Encant (2021) for two solo voices a capella. Text and music by Beige Cowell, with additional text by American poet Kate Holly-Clark. ca. 5 minutes 30 seconds.
I. The Siren’s Song
II. The Hulder’s Song
This work is dedicated to Julian Yanas and Savana Singleton whom both inspired much of the direction for each movement. The main goal for this piece was to write a “siren song”, but with that initial idea, I wanted to subvert expectations, and most notably, made it gay.
“The Siren’s Song” is loosely based on the popularized idea of its namesake. I wanted to play with the idea of desire and the queer experience. Typically the role of the siren is played by a hyperfeminine cisgender woman, so I deliberately wrote this movement with a lower register to evoke a genderqueer reading of the concept and to highlight the femininity that exists in everyone. While I want each of these movements to be able to be sung by any gender or gender non-conforming person, in this context, the piece is very much an exploration and acceptance of non-heterosexuality.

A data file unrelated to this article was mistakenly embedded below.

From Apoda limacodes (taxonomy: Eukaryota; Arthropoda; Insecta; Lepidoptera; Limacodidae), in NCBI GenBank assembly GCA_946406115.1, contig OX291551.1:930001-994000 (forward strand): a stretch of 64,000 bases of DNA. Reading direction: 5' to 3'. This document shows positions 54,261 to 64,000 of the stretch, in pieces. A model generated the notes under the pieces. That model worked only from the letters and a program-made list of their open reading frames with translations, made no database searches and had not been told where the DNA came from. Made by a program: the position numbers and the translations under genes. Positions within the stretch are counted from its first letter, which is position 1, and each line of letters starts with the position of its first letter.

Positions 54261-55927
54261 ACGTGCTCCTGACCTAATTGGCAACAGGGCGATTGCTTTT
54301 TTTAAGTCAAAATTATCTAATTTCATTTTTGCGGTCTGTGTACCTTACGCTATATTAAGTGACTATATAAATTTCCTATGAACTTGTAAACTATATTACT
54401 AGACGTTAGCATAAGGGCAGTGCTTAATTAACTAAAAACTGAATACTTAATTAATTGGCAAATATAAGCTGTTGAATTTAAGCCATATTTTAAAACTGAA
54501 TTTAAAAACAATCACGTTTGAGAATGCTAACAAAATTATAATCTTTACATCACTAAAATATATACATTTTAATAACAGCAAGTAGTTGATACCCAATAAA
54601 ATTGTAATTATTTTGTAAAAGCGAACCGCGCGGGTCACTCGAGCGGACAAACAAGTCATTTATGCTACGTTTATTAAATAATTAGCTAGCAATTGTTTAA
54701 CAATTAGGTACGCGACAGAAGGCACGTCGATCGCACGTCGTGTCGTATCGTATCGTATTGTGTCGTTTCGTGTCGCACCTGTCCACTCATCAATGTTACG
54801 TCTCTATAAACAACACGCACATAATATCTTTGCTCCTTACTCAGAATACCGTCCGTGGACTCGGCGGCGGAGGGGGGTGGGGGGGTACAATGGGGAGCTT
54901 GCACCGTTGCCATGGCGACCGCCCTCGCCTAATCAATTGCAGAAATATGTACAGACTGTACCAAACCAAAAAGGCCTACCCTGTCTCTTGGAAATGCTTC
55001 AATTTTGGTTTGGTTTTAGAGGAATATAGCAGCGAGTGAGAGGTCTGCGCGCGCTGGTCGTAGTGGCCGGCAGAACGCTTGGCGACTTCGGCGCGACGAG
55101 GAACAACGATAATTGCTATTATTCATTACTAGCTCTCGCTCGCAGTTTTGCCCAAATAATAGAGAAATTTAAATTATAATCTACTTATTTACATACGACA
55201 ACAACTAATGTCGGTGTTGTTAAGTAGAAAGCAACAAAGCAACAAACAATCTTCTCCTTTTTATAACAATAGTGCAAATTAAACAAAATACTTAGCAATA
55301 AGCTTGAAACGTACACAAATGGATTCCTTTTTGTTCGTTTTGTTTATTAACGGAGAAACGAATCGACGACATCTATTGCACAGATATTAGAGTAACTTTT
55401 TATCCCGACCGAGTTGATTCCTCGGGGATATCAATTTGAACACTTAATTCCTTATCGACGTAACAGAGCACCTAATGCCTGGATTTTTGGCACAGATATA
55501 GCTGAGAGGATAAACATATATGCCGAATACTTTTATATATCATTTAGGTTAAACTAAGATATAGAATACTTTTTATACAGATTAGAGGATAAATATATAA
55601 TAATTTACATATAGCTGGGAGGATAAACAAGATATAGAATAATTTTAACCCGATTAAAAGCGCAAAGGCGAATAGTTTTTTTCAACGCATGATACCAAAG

“The Hulder’s Song” takes a completely different direction and is less of what one normally thinks of when they think of a siren song. The last verse of the text is a poem by Kate Holly-Clark and is referred to by her as “New-Age Girl’s Skipping Rhyme”. I added on the remaining verses, staying within the same sentiment of the original. In Scandinavian folklore, the Hulder is a fox-woman (sometimes cow-woman) who lives in forests and lures men to their deaths. I play off of that premise but instead make it more of a metaphor for the experiences of survivors of sexual assault, especially in historical contexts where women who were lesbians (or non-heterosexual) were persecuted as witches or forced to marry men. My interpretation gives them power over their oppressors and those who would demonize them.